You don't have to think back very long ago to remember a time when there were Mac people and PC people and, as with West Side Story’s Jets and Sharks gangs, there was little common ground between them. In the operating system wars, however, the weapon of choice has been flames rather than switchblades.
Things used to be so much simpler: you were either a PC person or a Mac person. But with Microsoft developers wielding iPhones and presenting with MacBooks, times have changed.
It seems, however, that traditional hostilities may have gone out the window as users and developers embrace a far more pragmatic philosophy. Just how dramatically the tech world seems to have changed once deep-seated biases became quite clear at the recent ReMix10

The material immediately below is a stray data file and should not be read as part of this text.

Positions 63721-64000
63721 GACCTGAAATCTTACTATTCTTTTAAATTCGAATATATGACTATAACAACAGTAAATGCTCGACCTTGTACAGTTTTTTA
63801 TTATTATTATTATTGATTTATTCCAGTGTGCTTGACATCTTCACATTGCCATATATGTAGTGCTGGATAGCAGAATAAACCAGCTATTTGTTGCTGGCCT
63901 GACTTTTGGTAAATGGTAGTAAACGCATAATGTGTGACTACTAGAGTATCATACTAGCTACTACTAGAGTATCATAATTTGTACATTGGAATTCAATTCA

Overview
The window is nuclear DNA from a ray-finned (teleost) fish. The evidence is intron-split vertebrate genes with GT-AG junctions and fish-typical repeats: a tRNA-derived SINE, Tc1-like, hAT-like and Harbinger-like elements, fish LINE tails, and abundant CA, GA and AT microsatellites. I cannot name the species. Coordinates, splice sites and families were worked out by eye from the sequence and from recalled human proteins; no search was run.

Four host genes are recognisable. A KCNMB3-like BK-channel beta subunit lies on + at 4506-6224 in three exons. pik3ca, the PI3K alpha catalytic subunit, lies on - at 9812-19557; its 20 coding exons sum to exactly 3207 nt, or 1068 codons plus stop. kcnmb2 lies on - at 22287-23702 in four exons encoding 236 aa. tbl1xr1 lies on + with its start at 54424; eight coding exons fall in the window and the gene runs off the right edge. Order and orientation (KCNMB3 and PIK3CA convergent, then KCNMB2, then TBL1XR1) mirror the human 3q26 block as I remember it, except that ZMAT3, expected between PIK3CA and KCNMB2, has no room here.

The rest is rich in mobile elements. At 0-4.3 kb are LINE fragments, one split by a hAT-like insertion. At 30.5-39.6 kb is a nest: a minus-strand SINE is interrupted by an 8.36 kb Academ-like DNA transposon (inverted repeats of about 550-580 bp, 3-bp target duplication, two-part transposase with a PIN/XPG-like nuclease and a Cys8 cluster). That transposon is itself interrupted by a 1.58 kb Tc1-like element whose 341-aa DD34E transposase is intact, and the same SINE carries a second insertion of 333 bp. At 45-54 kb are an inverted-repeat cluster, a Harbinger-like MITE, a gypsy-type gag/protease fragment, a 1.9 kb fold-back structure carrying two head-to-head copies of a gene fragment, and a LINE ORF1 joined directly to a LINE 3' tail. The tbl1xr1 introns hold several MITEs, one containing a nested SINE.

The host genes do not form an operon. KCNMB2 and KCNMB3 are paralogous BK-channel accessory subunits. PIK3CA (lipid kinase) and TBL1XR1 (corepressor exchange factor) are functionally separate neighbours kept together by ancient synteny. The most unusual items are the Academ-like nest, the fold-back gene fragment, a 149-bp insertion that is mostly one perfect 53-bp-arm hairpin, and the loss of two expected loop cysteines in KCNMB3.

, Microsoft’s annual developer love fest (their words, not mine).
First of all, it was interesting for the sellout crowd to have gathered to learn about and passionately discuss platforms such as Windows Phone 7 – a slick-looking mobile operating system that has never been touched by human hands in its final form. Developers are building for Windows Phone 7 using Microsoft’s phone-simulator applications, which led to some funny scenes in which developers had to lean in to interact with a demonstration virtual phone that was dwarfed by the HP touchscreen on which it was running.
Indeed, all the conference sessions were run using development tools with the requisite virtual emulator in the middle of the screen. This is how real developers do it in the early stages, of course, but they normally have an actual device to do final testing on. The lack of an actual, physical phone on which to try out their applications lent the proceedings a certain otherworldly bizarreness – as when one presenter had to pull out a hacked Wii remote and driver to simulate input from the imaginary accelerometer in the imaginary Windows Phone 7 device in his demo.
Developers, meet Windows Phone 7. Hopefully the real thing won't require carrying around quite as large a screen. (Photos: David Braue)